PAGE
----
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Blu-ray Review: Roman Polanski’s ‘Carnage’ with Jodie Foster Just Misses

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CHICAGO – Why doesn’t “Carnage” live up to its pedigree? With a certified genius like Roman Polanski behind the camera, a Pulitzer Prize-winning play as its source, and a cast in which three of the only four roles are played by actors who have won Oscars, one might have expected this to be a creative home run. It’s not. It’s a decent rental and there are some strong performances, but it’s not quite what it should have been. And a mediocre Blu-ray release from Sony does nothing to change that opinion.

HollywoodChicago.com Blu-ray Rating: 3.5/5.0
Blu-ray Rating: 3.5/5.0

Penelope and Michael Longstreet (Jodie Foster & John C. Reilly) are in a socially awkward position. Their son has been assaulted and they have invited the abuser’s parents, Nancy and Alan Cowan (Kate Winslet & Christoph Waltz), over to discuss the incident. As they cordially converse over cobbler, social and moral issues come to the surface and eventually explode.

The first act of “Carnage” is stellar, especially as we watch these incredibly talented actors bite into their characters. But the 80-minute drama feels too inconsequential in the end to really matter. It’s about two egocentric couples who would never even meet if their kids hadn’t been in a fight, but it doesn’t exactly work as character statement or social study. The theatrical source of the material can always be felt as the Longstreets and Cowans never come across as fully three-dimensional, especially Winslet’s Nancy, who is horribly underwritten.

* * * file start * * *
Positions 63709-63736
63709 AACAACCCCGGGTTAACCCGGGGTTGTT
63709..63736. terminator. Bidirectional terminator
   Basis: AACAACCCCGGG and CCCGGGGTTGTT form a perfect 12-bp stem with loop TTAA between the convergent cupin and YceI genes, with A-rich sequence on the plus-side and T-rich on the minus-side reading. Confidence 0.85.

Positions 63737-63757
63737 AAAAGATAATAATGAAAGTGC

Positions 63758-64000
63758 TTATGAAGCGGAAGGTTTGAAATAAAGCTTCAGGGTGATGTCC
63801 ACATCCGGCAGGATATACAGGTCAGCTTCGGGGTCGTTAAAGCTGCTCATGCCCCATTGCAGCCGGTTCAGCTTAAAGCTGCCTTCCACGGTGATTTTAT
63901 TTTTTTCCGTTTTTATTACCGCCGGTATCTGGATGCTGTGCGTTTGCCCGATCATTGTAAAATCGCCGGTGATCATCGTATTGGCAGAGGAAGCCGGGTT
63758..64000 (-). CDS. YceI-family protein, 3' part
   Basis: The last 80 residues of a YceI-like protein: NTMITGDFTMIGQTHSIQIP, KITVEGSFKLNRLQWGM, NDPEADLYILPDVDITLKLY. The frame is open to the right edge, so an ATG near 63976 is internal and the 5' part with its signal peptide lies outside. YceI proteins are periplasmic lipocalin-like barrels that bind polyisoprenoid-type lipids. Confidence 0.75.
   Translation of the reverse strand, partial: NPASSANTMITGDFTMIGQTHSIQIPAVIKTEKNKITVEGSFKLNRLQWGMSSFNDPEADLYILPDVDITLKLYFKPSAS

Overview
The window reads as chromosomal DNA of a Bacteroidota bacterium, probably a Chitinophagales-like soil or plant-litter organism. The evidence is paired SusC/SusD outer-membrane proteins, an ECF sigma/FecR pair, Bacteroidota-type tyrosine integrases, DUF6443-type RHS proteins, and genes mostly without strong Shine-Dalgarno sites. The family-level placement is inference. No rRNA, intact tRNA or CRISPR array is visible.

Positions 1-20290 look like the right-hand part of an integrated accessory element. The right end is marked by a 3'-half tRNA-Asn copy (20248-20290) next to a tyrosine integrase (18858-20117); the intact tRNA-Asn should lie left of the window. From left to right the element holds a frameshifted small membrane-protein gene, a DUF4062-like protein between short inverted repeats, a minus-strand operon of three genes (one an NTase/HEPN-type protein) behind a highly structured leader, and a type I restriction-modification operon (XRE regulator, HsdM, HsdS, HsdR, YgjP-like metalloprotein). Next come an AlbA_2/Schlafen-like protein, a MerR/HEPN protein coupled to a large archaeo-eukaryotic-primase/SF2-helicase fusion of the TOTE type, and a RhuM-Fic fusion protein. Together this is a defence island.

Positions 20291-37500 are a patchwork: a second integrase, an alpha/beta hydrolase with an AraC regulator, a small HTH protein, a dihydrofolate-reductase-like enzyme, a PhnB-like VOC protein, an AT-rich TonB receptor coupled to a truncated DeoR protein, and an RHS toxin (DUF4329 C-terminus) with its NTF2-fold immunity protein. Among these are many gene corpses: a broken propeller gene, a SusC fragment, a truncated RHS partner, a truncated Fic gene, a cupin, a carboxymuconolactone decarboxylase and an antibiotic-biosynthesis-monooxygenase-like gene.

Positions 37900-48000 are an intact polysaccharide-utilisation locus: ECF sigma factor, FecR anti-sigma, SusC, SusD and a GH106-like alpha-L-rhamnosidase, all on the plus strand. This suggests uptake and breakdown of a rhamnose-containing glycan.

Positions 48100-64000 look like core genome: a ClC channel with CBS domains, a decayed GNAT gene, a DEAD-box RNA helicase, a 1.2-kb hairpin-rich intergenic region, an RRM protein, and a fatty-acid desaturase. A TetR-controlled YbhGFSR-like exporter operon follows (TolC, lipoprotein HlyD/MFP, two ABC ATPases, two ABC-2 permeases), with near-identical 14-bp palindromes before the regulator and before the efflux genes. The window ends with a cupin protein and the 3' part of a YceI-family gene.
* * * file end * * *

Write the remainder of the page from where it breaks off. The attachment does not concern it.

Photo credit: Sony Pictures Classics

Luckily, Polanski assembled such an amazing cast that they overcome many of the flaws of the paper-thin screenplay. Count the Oscars (Jodie has two, Roman has one, Christoph has one, Kate has one, and John even has a nomination). This is an amazing cast who knows how to deliver and they do so here. It’s not Winslet’s fault that her character is the least-defined and Reilly does decent work even if he seems a bit miscast. Overall, the piece belongs to Waltz and, to a lesser-but-notable extent, Foster. The star of “Inglourious Basterds” is riveting (even if his accent is a bit inconsistent) in every moment, cleverly understanding that Alan is the kind of guy who partially hates being there but also gets a sizable amount of amusement out of the ridiculous situation, especially as the wheels come off the civility. Most of those wheels come off Foster’s character and she gets to go downright insane by the end as the only character who really gets to turn it up to eleven. Watching the carefully-but-poorly-crafted façade she’s built up crumble down is one of the film’s highlights.

There are some notable parts to “Carnage” even if the sum isn’t quite what fans of Polanski, Foster, Winslet, or the source material hoped it would be. The Blu-ray is similarly average as it includes only three small special features, no commentary, and a mediocre transfer. “Carnage” is one of those films that won’t pop up in the lifetime achievement award montages for any of its players but doesn’t derail them from getting one in the first place.

Special Features:
o Actors’ Notes
o A Evening with John C. Reilly and Christoph Waltz
o On the Red Carpet

“Carnage” stars Jodie Foster, Christoph Waltz, Kate Winslet, and John C. Reilly. It was written by Yasmina Reza & Roman Polanski and was released on Blu-ray and DVD on March 20th, 2012.

HollywoodChicago.com content director Brian Tallerico

Content Director

Greatest Films's picture

Polanksi over the hill???

70’s Polanksi was untouchable in the film industry. Carnage is never going to compare to such films as Rosemary’s Baby and Chinatown.

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